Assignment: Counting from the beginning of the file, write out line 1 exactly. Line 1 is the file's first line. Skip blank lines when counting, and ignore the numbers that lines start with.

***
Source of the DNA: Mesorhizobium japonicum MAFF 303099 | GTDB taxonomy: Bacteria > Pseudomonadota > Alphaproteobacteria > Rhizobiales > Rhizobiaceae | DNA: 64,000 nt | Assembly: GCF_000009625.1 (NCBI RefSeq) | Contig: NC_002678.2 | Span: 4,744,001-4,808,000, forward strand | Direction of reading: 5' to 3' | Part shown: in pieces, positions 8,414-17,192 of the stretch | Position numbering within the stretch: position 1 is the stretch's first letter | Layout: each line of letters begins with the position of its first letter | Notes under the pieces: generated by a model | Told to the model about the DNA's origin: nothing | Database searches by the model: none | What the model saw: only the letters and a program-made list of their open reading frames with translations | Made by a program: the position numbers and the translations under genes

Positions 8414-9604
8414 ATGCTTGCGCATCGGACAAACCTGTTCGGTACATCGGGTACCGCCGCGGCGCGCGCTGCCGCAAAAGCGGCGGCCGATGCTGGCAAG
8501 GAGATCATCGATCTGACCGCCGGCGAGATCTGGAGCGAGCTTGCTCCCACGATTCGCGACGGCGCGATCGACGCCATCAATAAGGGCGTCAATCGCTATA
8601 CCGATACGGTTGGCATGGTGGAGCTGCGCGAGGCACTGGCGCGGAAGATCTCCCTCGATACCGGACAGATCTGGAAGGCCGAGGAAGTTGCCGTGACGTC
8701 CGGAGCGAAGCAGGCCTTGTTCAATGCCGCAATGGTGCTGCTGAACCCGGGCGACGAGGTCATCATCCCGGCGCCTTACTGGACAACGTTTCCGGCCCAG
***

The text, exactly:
Source of the DNA: Mesorhizobium japonicum MAFF 303099 | GTDB taxonomy: Bacteria > Pseudomonadota > Alphaproteobacteria > Rhizobiales > Rhizobiaceae | DNA: 64,000 nt | Assembly: GCF_000009625.1 (NCBI RefSeq) | Contig: NC_002678.2 | Span: 4,744,001-4,808,000, forward strand | Direction of reading: 5' to 3' | Part shown: in pieces, positions 8,414-17,192 of the stretch | Position numbering within the stretch: position 1 is the stretch's first letter | Layout: each line of letters begins with the position of its first letter | Notes under the pieces: generated by a model | Told to the model about the DNA's origin: nothing | Database searches by the model: none | What the model saw: only the letters and a program-made list of their open reading frames with translations | Made by a program: the position numbers and the translations under genes